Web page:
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Battenfeld Gloucester Says MDO Provides Enhancements to PE; OEM Spotlights K Show Offerings


VIENNA, AUSTRIA—Battenfeld Gloucester (a subsidiary of SMS Plastics Technology) will showcase its "expertise" in machinery and dies for blown film extrusion at K 2004 this fall.

According to the OEM, among its offerings for the converting industry will be the machine-direction orientation (MDO) unit. "Machine-direction orientation provides enhancements to polyethylene (PE) film," explains Battenfeld. "These include downgauging with few or no trade-offs in barrier or strength; economy (from source reduction/downgauging); and the ability to create microporous structures that can be used in 'breatheable' and other specialty films. MDO gives processors a powerful means of differentiating their films from competitors', a plus in commodity and special grades," adds the manufacturer.

A recent development from Battenfeld Gloucester, the MDO unit, initially, is being used to orient (i.e., pre-stretch) coextruded linear low-density or metallocene polyethylene stretch film. "[We're] evaluating different applications for the process," explains Battenfeld, "and will discuss these and other end-uses with processors at K 2004." The OEM's release about its new MDO unit states:

A typical stretch film run on the MDO would be a three-layer web with an outside cling layer, a core strength layer, and a non-cling inside layer. Web widths of 70.5 inches (1971 mm) can be accommodated on the Battenfeld machine.

The unit, designed for integration with a blown film line, has draw ratios of 3:1 and 4:1. Rather than being wound after extrusion, film is fed into the MDO unit, pre-heated, and run through drawing rolls for orientation. The set of rollers that do the orientation revolve at different speeds to each other based on draw ratio. A 4:1 ratio means the first roller turns at a rate one-fourth that of the second, which is orienting the film. The web is then fed through annealing and cooling rolls that set the film and relieve stress. The process increases the film to four or five times its original length.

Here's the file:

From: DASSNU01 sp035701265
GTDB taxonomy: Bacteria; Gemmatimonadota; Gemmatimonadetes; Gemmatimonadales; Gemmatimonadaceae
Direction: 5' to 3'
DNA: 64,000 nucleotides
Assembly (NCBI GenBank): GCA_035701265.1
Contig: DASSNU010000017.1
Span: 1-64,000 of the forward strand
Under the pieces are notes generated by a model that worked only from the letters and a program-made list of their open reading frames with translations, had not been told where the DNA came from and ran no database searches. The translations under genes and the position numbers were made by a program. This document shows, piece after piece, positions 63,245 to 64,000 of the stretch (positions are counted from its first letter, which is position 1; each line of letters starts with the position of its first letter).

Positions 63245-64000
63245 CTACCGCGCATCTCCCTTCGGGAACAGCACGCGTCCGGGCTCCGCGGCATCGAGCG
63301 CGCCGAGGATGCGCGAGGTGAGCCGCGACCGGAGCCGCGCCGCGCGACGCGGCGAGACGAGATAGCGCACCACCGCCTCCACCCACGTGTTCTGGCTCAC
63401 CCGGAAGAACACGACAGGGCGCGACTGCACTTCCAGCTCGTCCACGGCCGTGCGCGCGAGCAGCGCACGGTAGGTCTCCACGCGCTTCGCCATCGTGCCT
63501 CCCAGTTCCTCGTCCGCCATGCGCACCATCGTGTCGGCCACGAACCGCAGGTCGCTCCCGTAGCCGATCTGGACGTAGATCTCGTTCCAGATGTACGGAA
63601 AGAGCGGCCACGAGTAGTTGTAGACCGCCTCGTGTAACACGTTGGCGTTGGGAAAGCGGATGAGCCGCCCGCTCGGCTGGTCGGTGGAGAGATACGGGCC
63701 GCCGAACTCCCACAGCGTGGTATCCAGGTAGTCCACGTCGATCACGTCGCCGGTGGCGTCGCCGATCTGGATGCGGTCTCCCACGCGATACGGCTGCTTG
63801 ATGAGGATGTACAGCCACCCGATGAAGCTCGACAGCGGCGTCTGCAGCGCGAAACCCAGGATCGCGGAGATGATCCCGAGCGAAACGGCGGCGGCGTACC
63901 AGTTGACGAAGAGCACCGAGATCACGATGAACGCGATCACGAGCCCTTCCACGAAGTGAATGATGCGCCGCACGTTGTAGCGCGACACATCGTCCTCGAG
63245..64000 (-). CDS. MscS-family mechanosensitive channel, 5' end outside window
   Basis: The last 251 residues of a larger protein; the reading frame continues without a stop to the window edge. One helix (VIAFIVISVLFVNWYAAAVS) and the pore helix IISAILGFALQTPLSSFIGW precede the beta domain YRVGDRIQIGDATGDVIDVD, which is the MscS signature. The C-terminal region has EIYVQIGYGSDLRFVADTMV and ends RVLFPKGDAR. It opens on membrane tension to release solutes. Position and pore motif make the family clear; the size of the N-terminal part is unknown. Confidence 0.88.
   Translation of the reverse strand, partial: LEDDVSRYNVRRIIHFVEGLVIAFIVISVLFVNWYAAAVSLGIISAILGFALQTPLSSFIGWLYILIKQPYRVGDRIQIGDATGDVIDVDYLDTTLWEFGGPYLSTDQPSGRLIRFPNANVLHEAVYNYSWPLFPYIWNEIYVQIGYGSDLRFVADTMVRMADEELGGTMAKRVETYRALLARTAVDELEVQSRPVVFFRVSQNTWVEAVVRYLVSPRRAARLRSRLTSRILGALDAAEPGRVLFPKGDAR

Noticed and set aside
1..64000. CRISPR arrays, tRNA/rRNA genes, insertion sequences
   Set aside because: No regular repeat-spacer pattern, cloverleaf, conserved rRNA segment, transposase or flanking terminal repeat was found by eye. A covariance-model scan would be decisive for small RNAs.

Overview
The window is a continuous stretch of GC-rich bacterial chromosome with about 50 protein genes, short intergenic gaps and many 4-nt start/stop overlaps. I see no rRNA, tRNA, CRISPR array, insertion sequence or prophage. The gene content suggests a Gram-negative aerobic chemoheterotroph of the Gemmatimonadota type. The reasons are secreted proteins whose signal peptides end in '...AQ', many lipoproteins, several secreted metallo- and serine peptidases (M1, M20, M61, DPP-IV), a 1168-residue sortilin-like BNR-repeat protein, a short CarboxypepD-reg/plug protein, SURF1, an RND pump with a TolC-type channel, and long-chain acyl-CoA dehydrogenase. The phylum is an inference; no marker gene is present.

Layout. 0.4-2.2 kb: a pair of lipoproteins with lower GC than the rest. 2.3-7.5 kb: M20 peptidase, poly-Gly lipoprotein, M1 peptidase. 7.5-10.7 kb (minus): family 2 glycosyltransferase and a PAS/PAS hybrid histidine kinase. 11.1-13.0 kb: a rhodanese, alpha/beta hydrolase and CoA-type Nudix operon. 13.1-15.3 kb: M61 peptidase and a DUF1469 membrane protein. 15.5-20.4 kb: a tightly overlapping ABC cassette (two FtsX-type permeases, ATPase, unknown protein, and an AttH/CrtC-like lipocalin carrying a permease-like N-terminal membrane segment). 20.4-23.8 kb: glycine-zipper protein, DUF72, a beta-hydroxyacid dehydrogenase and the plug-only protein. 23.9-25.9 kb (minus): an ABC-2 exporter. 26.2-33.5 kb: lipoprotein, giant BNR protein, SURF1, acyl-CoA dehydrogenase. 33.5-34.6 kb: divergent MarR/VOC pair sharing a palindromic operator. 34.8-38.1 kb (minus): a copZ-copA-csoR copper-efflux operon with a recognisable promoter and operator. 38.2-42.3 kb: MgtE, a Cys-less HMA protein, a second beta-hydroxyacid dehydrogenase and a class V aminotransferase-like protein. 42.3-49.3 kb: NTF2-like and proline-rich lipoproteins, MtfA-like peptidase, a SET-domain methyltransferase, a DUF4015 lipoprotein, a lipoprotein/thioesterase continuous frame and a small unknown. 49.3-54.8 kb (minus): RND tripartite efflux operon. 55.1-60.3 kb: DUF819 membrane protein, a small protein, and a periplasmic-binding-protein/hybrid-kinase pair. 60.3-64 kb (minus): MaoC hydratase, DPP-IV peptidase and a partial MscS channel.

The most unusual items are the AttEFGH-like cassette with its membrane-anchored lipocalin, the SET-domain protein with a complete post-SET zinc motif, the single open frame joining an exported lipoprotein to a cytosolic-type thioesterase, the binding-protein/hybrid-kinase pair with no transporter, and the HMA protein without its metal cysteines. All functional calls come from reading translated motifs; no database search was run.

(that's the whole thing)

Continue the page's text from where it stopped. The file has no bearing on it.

Battenfeld has developed special techniques to maintain precise control of MDO film processing from preheating through drawing, annealing, and cooling. Since the unit is comprised of a series of rolls that operate at different speeds and temperatures, the ability to maintain repeatable control over the process is critical to product quality.

There are numerous features in the MDO unit that optimize processing and use. It has a movable frame that opens for easy threading, roll removal, and shaft insertion. The frame also provides ready access for maintenance. Roll pitch is adjustable, and roll surfaces are designed to improve the efficiency of each operation. Preheating, annealing, and cooling rolls have release coatings to maintain process efficiency.

Safety is a major component of the design. The unit is fully enclosed and has a variety of interlocks, pull cords, and e-stops at key points to assure safe operation. Local and remote control panels are designed as much for safety as for convenience and flexibility. A processor can specify where a local control panel is mounted—on either side or at the front of the unit— based on safety considerations and plant-floor layout.

The MDO unit has a modular design that supports expansion or changing application requirements. The assembly is mounted on isolator leveling pads, which significantly reduce vibration during operation.